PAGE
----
Group leader

Adler, Peter
Peter Adler
Gruppenleiter
Telefon: +49 351 4646-3203

Mößbauer spectroscopy

References

1.
S. Medvedev, T. M. McQueen, I. A. Troyan, T. Palasyuk, M. I. Eremets, R. J. Cava, S. Naghavi, F. Casper, V. Ksenofontov, G. Wortmann, and C. Felser, "Electronic and magnetic phase diagram of β-Fe1.01Se with superconductivity at 36.7 K under pressure," Nature Materials 8 (8), 630-633 (2009).
2.
T. Gasi, V. Ksenofontov, J. Kiss, S. Chadov, A. K. Nayak, M. Nicklas, J. Winterlik, M. Schwall, P. Klaer, P. Adler, and C. Felser, "Iron-based Heusler compounds Fe2YZ: Comparison with theoretical predictions of the crystal structure and magnetic properties," Physical Review B 87 (6), 064411-1-064411-12 (2013).
3.
A. K. Paul, M. Reehuis, V. Ksenofontov, B. H. Yan, A. Hoser, D. M. Többens, P. M. Abdala, P. Adler, Martin Jansen, and C. Felser, "Lattice Instability and Competing Spin Structures in the Double Perovskite Insulator Sr2FeOsO6," Physical Review Letters 111, 1-5 (2013).

Mössbauer Spectroscopy

Mössbauer spectroscopy is based on the recoil-free nuclear resonance absorption of γ radiation. This so-called Mössbauer effect was discovered in 1958 by Rudolf L. Mößbauer (1929 – 2011) within his PhD thesis. He obtained the Nobel prize in physics in 1961.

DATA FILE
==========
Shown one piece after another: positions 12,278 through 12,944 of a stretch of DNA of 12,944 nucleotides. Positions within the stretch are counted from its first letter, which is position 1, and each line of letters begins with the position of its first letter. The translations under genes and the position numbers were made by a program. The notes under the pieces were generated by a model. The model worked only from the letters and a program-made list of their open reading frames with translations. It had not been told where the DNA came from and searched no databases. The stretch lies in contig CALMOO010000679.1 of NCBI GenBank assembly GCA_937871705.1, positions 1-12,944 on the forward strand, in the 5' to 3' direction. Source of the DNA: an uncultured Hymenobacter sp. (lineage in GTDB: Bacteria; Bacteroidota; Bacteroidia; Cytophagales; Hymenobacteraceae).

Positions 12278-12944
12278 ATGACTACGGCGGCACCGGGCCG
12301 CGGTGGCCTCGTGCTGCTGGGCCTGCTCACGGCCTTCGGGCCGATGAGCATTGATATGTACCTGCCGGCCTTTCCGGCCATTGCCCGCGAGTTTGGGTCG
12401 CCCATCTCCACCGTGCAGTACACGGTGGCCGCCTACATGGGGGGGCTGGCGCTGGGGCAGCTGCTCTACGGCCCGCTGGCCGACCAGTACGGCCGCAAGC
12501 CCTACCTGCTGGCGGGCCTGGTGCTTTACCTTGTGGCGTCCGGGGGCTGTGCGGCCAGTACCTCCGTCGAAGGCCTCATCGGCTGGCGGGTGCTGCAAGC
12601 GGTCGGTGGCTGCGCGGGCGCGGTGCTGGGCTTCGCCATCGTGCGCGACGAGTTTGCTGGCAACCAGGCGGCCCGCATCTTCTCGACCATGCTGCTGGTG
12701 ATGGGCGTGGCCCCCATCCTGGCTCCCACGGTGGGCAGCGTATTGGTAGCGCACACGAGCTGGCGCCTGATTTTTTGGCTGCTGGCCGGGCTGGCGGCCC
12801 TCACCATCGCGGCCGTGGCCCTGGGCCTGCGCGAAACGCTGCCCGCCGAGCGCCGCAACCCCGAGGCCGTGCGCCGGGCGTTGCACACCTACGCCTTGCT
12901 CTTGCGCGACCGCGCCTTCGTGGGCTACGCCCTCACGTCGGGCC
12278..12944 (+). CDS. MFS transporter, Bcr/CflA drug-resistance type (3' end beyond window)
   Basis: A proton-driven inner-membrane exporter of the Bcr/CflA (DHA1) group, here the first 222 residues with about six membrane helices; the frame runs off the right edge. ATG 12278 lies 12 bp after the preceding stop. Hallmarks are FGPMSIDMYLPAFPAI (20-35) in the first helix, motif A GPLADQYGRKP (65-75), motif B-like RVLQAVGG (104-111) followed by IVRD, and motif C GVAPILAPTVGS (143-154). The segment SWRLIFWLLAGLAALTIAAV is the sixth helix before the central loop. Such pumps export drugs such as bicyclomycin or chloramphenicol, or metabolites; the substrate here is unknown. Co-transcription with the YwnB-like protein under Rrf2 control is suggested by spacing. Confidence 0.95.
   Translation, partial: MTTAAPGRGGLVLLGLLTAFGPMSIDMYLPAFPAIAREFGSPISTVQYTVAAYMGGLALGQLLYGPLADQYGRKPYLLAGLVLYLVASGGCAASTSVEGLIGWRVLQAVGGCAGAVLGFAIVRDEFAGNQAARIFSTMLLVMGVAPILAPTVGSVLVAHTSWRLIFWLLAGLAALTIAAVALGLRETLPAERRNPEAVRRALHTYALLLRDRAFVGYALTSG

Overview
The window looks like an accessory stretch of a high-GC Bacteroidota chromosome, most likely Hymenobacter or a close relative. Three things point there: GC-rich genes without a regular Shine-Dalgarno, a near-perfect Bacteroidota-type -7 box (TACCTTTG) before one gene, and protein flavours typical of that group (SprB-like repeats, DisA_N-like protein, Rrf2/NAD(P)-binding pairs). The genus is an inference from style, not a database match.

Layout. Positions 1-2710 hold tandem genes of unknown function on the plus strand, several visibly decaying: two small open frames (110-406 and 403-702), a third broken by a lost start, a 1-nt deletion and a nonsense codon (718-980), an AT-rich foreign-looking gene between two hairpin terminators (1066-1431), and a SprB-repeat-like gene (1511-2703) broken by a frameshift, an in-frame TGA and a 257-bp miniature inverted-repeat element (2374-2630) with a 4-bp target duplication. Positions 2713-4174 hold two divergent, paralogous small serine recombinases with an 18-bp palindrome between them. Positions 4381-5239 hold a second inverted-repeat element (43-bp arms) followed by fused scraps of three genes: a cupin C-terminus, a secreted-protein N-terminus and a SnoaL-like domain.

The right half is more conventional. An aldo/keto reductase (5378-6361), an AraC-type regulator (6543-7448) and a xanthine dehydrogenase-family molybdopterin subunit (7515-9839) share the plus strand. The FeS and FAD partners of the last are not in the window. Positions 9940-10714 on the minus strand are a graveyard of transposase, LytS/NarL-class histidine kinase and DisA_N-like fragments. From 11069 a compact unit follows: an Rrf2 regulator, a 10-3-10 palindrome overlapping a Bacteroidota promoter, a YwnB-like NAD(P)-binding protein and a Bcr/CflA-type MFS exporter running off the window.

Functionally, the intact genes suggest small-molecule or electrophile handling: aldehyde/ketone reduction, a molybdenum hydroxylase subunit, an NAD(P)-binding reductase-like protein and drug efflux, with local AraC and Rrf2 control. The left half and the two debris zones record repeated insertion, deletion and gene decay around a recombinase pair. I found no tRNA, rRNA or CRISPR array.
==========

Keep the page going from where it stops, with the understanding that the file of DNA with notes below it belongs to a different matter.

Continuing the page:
The application of Mössbauer spectroscopy in solid state and materials research takes advantage of the hyperfine interactions, i.e. the interactions between the electronic shell and the nuclear charge distribution which are sensitive to the chemical environment. The most important parameters extracted from the spectra are the isomer shift IS, the quadrupole splitting QS, and the magnetic hyperfine field Bhf. Mössbauer spectroscopy is a local probe which supplements the information from scattering techniques and yields information on oxidation states and chemical bonding, coordination environments, magnetic ordering phenomena, and dynamical effects.

At present one Mössbauer measuring station for 57Fe Mössbauer spectroscopy is available which consists of a WissEl Mössbauer spectrometer, a 57Co/Rh source, and a Janis closed cycle refrigerator (CCR) cryostat (SHI-850-5) for experiments between 5 and 300 K. 

Several materials of contemporary interest in solid state and materials science are studied, for instance iron-based pnictide and chalcogenide superconductors as well as related Mott insulating compounds, magnetic Heusler alloys, and transition metal oxides.

 
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